I don’t think I ever once got caught passing notes in school.
I did it all the time, mind you. If you know me at all, you’ll be aware that I greatly prefer written communication over spoken conversation – and also that I am a huge fan of the lengthy letter/email. Of course, I know that not everyone is content to spend their days and nights writing and typing, so I appreciate emails and messages of any length, but I find it almost impossible to condense my responses. It’s strange. I can sit through entire conversations and not be motivated to say more than “yes” or “uh-huh”, and yet when it’s written down I suddenly think of a million things I absolutely must say. I never use ten words where a hundred will do. (I hate instant messaging, or ‘chat’, or whatever it’s called these days, for precisely that reason. I’m incapable of responding in short sentences that only take a few seconds to type!)
In fact, I have real difficulty in understanding how exactly people manage to communicate with so few words, these days. Text messages that just say ‘k’ or ‘late’ – when I’d need to say ‘am running late due to mad traffic & taking ages to get taxi, but should be there in 10 mins, will call you when there, save me a seat please’. That’s me being brief by using ‘&’ instead of ‘and’, and abbreviating ‘minutes’. Cutting down any further would cause me actual anxiety and stress. I like to give reasons and explanations, to ask for clarity, and to ensure that both parties know what’s going on. ‘k’ and ‘late’ just don’t do it for me.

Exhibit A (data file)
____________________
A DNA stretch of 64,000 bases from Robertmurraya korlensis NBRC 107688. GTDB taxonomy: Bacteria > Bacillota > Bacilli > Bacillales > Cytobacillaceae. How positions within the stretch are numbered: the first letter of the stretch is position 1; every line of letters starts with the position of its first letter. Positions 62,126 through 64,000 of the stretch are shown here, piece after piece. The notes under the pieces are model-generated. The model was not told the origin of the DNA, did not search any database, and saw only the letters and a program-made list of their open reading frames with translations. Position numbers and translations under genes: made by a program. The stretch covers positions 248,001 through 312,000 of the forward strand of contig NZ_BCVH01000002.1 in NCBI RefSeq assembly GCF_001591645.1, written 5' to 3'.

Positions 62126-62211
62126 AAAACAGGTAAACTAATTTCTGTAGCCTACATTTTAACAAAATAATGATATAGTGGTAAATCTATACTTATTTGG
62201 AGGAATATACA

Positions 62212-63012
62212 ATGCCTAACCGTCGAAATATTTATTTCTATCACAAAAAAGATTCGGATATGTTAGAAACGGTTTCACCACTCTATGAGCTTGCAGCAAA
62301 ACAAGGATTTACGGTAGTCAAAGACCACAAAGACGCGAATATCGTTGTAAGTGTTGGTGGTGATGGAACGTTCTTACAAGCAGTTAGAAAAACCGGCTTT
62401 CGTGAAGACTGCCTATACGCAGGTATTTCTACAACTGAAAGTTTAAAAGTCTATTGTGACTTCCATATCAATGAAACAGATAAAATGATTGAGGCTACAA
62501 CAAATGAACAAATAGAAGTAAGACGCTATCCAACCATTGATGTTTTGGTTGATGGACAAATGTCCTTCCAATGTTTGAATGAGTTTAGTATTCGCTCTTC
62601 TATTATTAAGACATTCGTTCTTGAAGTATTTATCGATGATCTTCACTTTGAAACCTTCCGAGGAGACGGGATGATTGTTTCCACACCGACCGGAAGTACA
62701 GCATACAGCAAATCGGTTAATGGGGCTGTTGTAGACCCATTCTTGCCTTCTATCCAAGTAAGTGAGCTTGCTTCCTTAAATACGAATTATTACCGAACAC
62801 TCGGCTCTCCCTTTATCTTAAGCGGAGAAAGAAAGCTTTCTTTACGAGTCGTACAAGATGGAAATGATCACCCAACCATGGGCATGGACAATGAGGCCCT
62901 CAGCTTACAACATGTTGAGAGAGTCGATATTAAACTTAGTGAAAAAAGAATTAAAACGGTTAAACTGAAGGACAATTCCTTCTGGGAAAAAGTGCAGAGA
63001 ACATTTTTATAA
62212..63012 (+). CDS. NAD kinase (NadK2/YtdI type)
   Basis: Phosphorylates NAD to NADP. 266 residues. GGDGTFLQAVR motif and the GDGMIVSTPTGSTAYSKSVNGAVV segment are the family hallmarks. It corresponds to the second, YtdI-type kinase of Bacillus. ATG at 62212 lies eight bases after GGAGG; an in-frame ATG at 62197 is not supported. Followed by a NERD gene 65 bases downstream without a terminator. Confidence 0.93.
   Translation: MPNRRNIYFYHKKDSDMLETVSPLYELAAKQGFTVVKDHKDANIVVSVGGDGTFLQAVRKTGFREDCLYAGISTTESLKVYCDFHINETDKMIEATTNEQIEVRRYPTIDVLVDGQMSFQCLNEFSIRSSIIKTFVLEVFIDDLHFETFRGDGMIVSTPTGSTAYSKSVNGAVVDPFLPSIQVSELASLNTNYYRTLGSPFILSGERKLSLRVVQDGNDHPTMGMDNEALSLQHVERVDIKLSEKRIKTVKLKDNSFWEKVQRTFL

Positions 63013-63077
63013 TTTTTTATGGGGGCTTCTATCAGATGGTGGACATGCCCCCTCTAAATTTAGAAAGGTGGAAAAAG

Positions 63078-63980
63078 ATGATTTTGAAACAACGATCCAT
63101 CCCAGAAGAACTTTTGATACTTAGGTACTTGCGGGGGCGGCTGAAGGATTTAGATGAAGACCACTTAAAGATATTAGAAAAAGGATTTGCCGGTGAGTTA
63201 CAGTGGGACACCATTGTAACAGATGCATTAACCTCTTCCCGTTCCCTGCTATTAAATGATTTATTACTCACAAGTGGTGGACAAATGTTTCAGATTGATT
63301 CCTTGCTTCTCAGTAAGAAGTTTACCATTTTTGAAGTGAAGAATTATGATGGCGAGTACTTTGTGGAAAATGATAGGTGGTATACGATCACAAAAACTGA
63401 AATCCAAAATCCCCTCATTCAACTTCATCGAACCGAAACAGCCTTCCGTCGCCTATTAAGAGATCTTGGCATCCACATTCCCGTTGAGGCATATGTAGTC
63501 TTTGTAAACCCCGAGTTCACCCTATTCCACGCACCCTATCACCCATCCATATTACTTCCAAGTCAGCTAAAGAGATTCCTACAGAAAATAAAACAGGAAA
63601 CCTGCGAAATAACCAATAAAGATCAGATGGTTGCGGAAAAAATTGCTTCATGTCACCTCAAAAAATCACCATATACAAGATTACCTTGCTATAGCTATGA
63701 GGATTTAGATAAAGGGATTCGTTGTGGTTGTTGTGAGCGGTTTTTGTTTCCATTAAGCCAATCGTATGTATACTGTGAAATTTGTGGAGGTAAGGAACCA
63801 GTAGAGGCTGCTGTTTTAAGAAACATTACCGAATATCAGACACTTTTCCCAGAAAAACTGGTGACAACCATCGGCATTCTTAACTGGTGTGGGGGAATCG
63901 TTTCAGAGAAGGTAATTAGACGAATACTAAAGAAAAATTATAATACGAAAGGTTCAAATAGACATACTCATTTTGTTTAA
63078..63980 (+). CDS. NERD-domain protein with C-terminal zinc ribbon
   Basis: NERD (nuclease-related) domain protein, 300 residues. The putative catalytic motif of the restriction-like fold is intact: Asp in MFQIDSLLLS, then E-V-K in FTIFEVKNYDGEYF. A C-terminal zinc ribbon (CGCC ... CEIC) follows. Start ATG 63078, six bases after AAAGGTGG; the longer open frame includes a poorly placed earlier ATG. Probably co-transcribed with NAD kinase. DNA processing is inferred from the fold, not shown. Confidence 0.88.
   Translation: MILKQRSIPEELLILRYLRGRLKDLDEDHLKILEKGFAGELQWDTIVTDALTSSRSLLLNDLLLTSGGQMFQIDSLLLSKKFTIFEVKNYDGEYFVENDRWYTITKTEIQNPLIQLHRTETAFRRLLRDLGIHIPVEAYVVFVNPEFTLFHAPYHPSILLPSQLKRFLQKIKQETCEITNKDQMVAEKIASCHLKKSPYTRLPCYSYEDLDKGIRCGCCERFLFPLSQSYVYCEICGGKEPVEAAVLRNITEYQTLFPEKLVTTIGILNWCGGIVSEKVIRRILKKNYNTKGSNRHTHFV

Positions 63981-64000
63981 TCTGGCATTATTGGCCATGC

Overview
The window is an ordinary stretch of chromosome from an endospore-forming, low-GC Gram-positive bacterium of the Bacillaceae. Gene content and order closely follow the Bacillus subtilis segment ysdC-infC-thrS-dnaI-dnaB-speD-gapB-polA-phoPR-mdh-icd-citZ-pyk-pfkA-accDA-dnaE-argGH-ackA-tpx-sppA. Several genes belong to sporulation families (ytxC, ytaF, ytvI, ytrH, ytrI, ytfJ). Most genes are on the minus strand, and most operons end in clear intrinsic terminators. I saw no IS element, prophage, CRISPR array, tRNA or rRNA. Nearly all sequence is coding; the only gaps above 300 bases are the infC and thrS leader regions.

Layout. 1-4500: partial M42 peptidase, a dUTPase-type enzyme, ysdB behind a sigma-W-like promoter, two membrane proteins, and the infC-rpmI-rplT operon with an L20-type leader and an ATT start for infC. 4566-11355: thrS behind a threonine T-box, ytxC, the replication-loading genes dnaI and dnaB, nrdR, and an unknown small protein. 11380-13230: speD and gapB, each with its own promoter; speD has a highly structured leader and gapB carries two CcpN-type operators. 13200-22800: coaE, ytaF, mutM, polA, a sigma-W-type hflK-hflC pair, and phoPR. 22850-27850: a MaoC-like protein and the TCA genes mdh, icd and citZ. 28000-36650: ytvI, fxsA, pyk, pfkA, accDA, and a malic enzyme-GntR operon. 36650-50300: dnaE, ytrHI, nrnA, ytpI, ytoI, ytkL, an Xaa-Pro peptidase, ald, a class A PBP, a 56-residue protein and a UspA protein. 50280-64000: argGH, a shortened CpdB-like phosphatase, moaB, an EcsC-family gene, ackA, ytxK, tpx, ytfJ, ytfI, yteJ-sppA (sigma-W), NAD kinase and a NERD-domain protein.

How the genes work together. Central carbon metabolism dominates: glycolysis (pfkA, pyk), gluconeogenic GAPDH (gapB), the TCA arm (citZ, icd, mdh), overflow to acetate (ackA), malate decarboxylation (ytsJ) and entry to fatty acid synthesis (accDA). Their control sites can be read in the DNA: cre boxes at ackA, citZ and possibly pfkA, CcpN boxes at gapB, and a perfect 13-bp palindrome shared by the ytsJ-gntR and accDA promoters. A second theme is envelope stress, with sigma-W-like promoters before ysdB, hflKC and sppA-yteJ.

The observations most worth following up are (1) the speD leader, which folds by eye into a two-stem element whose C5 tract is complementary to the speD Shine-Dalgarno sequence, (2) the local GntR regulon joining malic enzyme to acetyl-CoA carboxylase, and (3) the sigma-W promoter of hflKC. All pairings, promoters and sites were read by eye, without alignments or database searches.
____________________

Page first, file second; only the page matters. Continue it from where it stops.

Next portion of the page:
Likewise, my notes to friends at school were long, rambling paragraphs in small writing (to save paper – I’m aware that my verbosity isn’t environmentally friendly!). Often, when bored in class, my friends and I would have whole conversations by means of a piece of paper that sat atop a pile of legitimate notes between our desks, pausing at all the right times to look thoughtfully at the page as if it contained startling revelations about Henrik Ibsen or Mary, Queen of Scots. If our positions meant that the note had to be passed, it was never me who got caught. I had a rather angelic expression, and can also be more sleekit than you’d think to look at me. The suspicious teacher’s gaze always passed right over me and came to rest upon one of my friends. Poor Becs got it more than most, as she always managed to look guilty and nervous – particularly when she was trying to look relaxed and innocent. It was a great source of amusement for us. Well, for me, anyway.
I never really thought about the poor teacher, working hard, doing his or her job, and being ignored by thankless children who would rather not be there. I can see why they got annoyed, now that I’m one of Them. It’s a bit disheartening to be putting everything you’ve got into making a lesson exciting and interesting, only to find the little sods giggling over a note that’s doing the rounds. And of course, the worst part about that when you’re an ESL teacher is that you can understand very little of what the notes say:
I don’t get angry over the note-passing. At least it’s not as big a distraction to others as some other kinds of misbehaviour. And they’re just children – what child, realistically, wants to go to school every day and have to sit still for hours on end and listen to adults talking? Particularly if they’re prattling on in a weird foreign language. So I just confiscate the notes without pausing my lesson. Sometimes I see a flicker of fear in the eyes of the note writer, so I give it a glance and then put a very stern, shocked and angry expression on my face to let them know that I know exactly what they’re saying, and they won’t get away with it.
I haven’t the foggiest, of course, but it usually puts them on their best behaviour for the rest of the lesson. ;)